Thursday, July 31, 2014

The Adorably Creepy (and a Little Bit Racist) Skeleton Cartoons of Dr. Crusius

Posted By on Thu, Jul 31, 2014 at 8:30 AM

click to enlarge January and February. - WASHINGTON UNIVERSITY SCHOOL OF MEDICINE
  • Washington University School of Medicine
  • January and February.

In an age when advertising was still a novel way to introduce customers to your product, the St. Louis-based Antikamnia Chemical Company printed whimsical calendars featuring morbid-yet-fascinating sketches of skeletons acting out everyday life.

The company's name, Antikamnia, means "opposed to pain," and it produced a patented fever reducer and pain reliever at the turn of the 20th century. Sure, the medicine was technically toxic and made your skin turn blue, but that just makes the skeleton illustrations even more apt.

When the owners of Antikamnia Chemical Company were looking for an artist to illustrate their advertising calendars, they settled on fellow St. Louis College of Pharmacy graduate Louis Crusius, who used his drug-store windows to display the sketches he drew in his free time. Crusius dressed his skeletons in the clothes of the time and gave them funny little sayings or titles, keeping his illustrations lighthearted despite their macabre subjects.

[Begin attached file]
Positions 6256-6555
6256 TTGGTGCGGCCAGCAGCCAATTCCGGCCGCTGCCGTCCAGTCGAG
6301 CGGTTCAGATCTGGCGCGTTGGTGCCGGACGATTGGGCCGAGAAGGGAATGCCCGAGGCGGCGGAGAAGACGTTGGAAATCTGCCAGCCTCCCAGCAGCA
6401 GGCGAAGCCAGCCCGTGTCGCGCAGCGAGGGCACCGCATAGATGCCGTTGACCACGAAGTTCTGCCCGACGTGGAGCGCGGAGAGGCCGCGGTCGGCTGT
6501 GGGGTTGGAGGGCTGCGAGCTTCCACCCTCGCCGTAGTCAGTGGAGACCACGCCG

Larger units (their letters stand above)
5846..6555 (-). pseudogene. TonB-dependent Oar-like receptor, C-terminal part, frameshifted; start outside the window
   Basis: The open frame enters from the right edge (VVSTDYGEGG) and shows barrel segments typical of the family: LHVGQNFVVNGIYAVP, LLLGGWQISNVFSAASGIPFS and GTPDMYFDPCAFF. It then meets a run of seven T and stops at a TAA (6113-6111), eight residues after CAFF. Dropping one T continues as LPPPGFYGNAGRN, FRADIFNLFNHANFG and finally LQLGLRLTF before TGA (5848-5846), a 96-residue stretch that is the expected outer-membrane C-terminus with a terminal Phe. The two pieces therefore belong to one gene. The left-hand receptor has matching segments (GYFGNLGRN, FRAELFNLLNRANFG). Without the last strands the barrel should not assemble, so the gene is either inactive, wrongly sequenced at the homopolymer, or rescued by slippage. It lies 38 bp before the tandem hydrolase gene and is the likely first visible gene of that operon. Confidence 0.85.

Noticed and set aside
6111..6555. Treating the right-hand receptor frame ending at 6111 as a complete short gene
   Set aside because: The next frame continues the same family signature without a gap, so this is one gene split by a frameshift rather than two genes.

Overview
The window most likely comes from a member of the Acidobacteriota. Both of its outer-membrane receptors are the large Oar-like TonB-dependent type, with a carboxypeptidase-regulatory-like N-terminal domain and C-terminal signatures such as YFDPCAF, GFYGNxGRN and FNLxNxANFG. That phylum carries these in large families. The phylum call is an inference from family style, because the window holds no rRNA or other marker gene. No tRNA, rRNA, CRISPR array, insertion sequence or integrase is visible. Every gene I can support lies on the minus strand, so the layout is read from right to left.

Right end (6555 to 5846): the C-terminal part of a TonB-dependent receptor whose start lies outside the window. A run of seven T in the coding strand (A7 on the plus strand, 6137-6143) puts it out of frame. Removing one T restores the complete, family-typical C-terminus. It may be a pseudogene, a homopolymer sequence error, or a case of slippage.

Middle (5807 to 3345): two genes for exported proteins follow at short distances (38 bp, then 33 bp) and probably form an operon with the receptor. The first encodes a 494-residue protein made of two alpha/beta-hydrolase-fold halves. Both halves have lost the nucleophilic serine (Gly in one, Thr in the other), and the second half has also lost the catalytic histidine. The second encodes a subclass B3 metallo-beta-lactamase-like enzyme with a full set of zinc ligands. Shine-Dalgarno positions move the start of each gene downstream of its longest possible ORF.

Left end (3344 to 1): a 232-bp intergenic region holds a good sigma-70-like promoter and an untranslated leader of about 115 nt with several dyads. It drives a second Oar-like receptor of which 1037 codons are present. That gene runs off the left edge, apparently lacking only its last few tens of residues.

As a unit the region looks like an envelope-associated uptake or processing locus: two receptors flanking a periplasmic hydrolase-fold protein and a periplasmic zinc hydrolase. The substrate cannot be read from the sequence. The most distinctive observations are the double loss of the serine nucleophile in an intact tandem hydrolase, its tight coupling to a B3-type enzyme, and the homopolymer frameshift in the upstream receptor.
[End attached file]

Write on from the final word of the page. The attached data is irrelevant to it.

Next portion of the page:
See also: County Executive Dooley Says St. Louis Post-Dispatch Political Cartoon of Him is Racist

These rare images -- taken from the 1898 calendar and published online by the Bernard Becker Medical Library at the Washington University in St. Louis School of Medicine -- are also interesting for their occasional and unfortunately racist angle.

The September-October cartoon, featuring a threadbare man with a can of tomato juice tied around his waist and the caption "A Prodigal's Return," plays on racial stereotypes of Irish immigrants, according to Washington University. The November-December image, featuring Uncle Rufus telling Professor Johnson in patios how he's misunderstood a doctor's orders, is based on black racial stereotypes.

Crusius graduated from the St. Louis College of Pharmacy in 1882 and co-owned the drug store Scheel and Crusius at the corner of 14th Street and Clark Avenue with his brother-in-law Gustav Scheel. After graduating from the College of Physicians and Surgeons in 1890, he worked as a doctor and lecturer until he died in 1898 at 35 years old from a renal cell carcinoma discovered during an operation.

  • All images courtesy of Becker Medical Library, Washington University School of Medicine
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Follow Lindsay Toler on Twitter at @StLouisLindsay. E-mail the author at

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